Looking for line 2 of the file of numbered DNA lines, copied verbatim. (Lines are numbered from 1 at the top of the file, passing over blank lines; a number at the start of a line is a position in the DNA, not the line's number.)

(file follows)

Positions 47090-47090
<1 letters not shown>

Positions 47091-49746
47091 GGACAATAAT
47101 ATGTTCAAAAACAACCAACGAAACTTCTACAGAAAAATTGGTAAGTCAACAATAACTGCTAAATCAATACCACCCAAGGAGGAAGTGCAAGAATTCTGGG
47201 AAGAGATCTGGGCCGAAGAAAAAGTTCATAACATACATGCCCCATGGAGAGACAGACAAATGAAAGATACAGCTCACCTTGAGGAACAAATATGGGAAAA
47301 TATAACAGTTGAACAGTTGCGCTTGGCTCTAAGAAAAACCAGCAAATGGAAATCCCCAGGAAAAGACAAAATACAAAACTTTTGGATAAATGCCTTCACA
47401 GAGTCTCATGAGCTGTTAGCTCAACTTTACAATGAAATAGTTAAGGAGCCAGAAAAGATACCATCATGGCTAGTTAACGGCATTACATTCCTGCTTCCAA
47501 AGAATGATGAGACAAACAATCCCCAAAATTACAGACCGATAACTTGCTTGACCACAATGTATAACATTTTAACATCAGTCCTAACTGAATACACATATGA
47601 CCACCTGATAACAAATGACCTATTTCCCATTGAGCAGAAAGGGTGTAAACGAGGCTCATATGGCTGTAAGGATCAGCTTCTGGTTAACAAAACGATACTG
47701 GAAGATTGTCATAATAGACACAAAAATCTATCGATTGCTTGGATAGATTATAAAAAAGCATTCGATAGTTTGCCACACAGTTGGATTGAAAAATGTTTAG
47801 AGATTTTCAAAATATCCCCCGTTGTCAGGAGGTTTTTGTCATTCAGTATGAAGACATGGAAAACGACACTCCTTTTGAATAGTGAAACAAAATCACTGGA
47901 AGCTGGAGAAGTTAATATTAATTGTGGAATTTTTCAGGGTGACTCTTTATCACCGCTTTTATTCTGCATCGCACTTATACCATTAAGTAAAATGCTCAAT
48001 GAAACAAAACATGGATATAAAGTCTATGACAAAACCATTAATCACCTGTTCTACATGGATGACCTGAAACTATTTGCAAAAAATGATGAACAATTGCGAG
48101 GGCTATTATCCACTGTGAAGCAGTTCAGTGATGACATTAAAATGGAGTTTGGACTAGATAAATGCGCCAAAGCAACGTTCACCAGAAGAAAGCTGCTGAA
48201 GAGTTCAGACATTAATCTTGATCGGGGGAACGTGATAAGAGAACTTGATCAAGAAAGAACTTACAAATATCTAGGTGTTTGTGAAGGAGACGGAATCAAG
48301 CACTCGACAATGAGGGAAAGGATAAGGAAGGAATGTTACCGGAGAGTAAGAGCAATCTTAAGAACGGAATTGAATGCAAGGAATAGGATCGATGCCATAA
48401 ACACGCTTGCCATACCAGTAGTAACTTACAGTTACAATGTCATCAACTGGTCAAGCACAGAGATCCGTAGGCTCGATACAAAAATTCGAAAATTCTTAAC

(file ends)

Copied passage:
<1 letters not shown>